Dowel Bar Retrofit (DBR), used in conjunction with other Concrete Pavement Restoration (CPR) practices such as diamond grinding, can return a concrete roadway to a structurally sound, smooth condition that can exceed the smoothness and noise values attained at the time of construction.
DBR restores load transfer across joints and cracks by installing dowel bars linking the adjoining slabs. By linking slabs, the traffic load is shared, preventing differential vertical movement of the slabs at the joints and cracks, thereby eliminating the formation of faults or step-offs. It is these faults that cause the rough ride and wheel slap that is sensed when traveling on a concrete roadway that has lost its ability to transfer load from one panel to the next.
Load transfer across transverse joints of jointed plain concrete pavements is essential for long-term performance, especially when there are heavy truck traffic loadings. If there is sufficient load transfer, tensile stress and deflections will be reduced, lowering the potential for joint spalling, base and/or subgrade pumping, transverse joint faulting, and cracking. The methods to obtain load transfer include aggregate interlock, treated bases, and/or dowel bars placed at transverse joints. Aggregate interlock alone may not provide sufficient load transfer to minimize tensile stress and deflections if there are heavy truck transfer loadings. In general, load transfer efficiencies between 70 to 100 percent are considered to be adequate, while load transfer below 50 percent can lead to joint faulting, panel cracking, and poor ride quality.
DBR is a good pavement restoration method in select pavement conditions. DBR should be considered when:
• Pavements exhibit load transfer below 60 percent.
• Joint and crack faulting is between 1/16 to 3/4 in.
• Transverse cracks are reasonably tight with minimal spalling. If DBR is applied early, the amount of diamond grinding may be greatly reduced.
• Pavements that were constructed as non-doweled jointed pavements can have DBR applied to prevent future faulting as an effective pavement preservation treatment.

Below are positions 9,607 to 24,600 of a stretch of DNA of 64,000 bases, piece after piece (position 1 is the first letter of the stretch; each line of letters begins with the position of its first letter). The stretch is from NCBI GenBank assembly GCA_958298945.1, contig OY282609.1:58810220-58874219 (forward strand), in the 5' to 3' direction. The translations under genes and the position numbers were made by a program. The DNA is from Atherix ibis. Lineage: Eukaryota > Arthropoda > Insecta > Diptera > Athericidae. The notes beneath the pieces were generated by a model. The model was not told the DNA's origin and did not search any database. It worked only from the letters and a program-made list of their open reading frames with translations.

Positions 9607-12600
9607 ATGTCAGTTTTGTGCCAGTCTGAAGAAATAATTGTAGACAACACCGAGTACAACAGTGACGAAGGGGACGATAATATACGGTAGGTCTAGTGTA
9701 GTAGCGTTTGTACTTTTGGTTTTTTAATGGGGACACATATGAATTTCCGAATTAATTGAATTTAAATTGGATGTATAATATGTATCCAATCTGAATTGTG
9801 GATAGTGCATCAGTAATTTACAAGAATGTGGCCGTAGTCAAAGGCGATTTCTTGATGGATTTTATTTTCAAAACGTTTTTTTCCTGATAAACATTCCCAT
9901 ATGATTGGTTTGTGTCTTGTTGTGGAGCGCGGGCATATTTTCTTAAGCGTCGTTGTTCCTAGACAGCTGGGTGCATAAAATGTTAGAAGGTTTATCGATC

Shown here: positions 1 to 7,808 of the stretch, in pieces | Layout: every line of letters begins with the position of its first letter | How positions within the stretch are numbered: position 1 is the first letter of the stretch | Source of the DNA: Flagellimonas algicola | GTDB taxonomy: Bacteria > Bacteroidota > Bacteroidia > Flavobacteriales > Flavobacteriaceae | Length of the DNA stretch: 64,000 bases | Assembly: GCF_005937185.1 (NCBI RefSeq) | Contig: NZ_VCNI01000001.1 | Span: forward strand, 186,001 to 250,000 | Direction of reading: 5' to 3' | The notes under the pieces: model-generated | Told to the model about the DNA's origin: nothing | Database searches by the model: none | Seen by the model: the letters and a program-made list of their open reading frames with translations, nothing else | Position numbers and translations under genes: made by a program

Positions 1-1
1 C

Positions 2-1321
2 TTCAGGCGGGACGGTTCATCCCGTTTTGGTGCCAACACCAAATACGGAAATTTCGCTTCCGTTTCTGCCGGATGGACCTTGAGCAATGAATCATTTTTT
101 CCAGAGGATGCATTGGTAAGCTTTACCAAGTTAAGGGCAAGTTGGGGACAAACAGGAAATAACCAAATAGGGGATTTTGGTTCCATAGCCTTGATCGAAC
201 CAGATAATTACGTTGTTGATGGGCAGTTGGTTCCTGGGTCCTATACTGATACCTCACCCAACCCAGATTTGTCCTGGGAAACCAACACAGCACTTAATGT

The general steps for DBR construction are fairly straight forward. First, cut DBR slots and remove existing concrete from slots. Then clean the slots of all debris followed by sand or water blasting and place caulking compound at all joints/cracks. Next, place dowel bar assemblies in the slots. Place the patching material, then consolidate and finish patching material. Finally, diamond grind the pavement surface.
Early Beginnings in Georgia
In the early 1970’s, lack of load transfer was identified as one of the interrelated causes of pavement faulting. The Georgia Department of Transportation (GDOT) added dowel bars as a standard design detail for new PCC pavements in the mid 1970’s. Although joint faulting on their older PCCP was an issue, none of the existing CPR activities studied in the 70s addressed the lack of effective load transfer in the existing pavements except through stabilization of the slab using undersealing techniques.
GDOT became interested in improving the load transfer capabilities of their existing PCC pavements after observing the re-faulting of pavements following CPR and diamond grinding. It was felt that the effectiveness of CPR could be extended if load transfer could be added at the joints. Around the same time, the Federal Highway Administration (FHWA) published a report in 1977 with conceptual proposals for two load transfer restoration devices. GDOT initiated a research project in 1980 to evaluate these and other devices. The goal was to develop construction procedures for adding load transfer to existing pavements and to evaluate the effectiveness of the methods. Various load transfer devices were placed by maintenance forces in a total of 461 joints on I-75 between Atlanta and Macon in 1981 with some additional installations done in 1982. Some of the devices placed included the Georgia Split Pipe, the Figure Eight device used in experiments in France, the Vee device researched in the 1977 FHWA report, the Double Vee device developed at the University of Illinois and sold under the trade name of LTD plus, and smooth steel dowel bars. Patching materials used on the project included three types of proprietary fast setting grouts, polymer concrete, and plain fast setting concrete. The number and spacing of the various devices and dowel bars were also variables in the project.
The area where the load transfer retrofit tests were to be constructed on I-75 was rehabilitated in 1976 by GDOT maintenance forces but significant increases in joint faulting had redeveloped by 1980. The original plan to cut the slots for the dowels utilized a specially built carbide tipped Rotomill mandrel, but an early field trial showed that this method of concrete removal created too much damage to the joints. The GDOT then decide to cut the slot perimeters using diamond saw blades removing the remaining concrete with lightweight jack hammers as is done today. Core holes were drilled for the placement of the other devices.